Soochipara Waterfalls (also known as Sentinel Rock waterfalls) is a 3 tiered waterfall, dropping from a total height of about 200 meters. You can’t stand directly under the waterfall due to the height from which it falls. The waterfall cascades down into a large pool, which is a good place for swimming and bathing. The name Soochipara given from the words soochi means needle and para means rock. One can see needle-shaped rock here hence the name Soochipara. The water from Soochipara Falls later joins Chaliyar River after Vellarimala Hills near Cherambadi in Tamil Nadu. It is in the midst of dense forest and is the best waterfall in this region. Check in advance if you are planning to go during March to June as there may be no water and the falls would be closed.

Spent a good hour and half watching the falls, the forest and the antics of some people who were kept in check by an ever vigilant security (team but one person stood out) who had a tough job watching out for people putting themselves at risk. Thanked him for saving lives. If you prefer less crowds and tranquillity don’t go there during weekends (we went on a Sunday). There are security guards (men and women) all along the way making you feel safe.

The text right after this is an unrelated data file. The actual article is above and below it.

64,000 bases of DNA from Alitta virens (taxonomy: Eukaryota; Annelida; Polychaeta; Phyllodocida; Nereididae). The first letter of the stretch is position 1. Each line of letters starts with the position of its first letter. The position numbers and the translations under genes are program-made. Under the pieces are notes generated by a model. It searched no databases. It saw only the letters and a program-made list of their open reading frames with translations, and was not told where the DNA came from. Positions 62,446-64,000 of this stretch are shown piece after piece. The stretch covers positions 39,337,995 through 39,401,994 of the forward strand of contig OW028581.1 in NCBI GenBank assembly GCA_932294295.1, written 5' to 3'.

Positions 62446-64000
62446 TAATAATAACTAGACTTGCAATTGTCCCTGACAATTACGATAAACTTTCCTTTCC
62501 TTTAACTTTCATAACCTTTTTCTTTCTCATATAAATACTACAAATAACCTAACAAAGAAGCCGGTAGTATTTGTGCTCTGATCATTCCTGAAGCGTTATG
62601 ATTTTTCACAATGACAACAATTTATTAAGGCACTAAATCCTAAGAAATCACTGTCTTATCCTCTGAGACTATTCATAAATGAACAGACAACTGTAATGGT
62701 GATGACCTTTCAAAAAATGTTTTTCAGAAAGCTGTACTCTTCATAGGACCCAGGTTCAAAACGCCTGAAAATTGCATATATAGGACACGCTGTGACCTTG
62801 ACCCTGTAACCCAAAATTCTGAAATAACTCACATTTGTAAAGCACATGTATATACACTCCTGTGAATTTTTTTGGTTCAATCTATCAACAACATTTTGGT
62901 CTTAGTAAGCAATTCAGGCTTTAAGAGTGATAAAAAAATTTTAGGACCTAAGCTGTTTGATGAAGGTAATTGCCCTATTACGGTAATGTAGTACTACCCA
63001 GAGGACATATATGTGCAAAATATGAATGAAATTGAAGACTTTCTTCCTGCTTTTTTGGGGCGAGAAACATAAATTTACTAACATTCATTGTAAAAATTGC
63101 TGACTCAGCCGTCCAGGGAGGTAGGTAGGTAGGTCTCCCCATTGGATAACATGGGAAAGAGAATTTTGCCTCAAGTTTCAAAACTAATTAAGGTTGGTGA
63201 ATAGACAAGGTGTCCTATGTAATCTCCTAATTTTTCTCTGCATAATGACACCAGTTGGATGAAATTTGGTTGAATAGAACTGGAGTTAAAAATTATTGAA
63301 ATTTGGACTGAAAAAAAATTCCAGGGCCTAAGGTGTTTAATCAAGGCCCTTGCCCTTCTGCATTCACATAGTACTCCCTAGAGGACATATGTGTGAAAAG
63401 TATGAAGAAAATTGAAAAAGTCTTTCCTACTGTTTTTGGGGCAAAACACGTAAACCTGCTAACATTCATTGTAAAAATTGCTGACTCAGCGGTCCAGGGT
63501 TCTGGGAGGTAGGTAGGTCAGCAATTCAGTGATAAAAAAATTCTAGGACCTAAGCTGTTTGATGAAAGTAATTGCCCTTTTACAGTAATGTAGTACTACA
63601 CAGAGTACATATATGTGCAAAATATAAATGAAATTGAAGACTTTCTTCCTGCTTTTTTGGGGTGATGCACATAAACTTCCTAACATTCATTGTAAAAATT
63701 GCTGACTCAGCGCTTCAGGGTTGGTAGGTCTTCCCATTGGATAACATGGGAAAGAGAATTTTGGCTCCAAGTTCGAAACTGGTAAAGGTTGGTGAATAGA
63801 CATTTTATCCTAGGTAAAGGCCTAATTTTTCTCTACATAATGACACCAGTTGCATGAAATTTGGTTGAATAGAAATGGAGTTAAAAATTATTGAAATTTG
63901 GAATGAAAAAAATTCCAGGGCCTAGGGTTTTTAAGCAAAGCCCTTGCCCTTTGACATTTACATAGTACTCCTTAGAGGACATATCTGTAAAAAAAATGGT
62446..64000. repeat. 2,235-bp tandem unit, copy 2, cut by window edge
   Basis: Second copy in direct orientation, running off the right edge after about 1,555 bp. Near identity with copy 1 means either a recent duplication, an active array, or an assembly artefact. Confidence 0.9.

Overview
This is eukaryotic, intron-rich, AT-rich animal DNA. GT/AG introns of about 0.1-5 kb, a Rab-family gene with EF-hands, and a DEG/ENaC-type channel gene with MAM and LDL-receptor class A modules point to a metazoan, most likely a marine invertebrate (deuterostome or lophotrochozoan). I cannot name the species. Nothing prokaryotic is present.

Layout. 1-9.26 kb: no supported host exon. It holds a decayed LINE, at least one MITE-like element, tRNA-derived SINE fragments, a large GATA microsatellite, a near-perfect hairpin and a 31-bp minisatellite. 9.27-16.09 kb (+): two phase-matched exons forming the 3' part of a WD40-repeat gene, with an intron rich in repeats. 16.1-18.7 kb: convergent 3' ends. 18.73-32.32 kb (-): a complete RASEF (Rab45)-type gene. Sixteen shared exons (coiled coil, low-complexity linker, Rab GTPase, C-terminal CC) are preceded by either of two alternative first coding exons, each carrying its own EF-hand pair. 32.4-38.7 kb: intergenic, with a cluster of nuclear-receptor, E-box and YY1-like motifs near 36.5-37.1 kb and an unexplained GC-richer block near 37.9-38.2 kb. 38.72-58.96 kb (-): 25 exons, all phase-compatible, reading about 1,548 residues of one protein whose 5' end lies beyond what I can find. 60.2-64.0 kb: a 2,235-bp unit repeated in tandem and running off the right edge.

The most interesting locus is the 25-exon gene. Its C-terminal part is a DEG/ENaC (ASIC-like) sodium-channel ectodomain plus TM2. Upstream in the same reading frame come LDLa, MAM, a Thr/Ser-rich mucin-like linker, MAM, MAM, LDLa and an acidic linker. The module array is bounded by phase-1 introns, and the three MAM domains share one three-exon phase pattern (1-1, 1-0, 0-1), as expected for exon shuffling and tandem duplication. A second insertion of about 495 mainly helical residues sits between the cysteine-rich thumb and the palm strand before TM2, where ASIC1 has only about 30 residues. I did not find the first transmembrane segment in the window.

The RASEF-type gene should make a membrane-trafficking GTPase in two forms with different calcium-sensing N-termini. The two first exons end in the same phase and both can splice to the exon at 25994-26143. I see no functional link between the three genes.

Soochipara Waterfalls


Called our auto driver and was waiting at the entrance when there was fracas in a restaurant over paying bills by a group of people from Bengaluru. Like in films suddenly a van load of local young men came with sticks and the two groups started fighting. This experience was like watching a Bollywood film - 40+ age group people prancing around like children in the waterfalls (song and music by waterfalls), comic relief by young girls twisting themselves for ‘selfies’ and now this fight scene!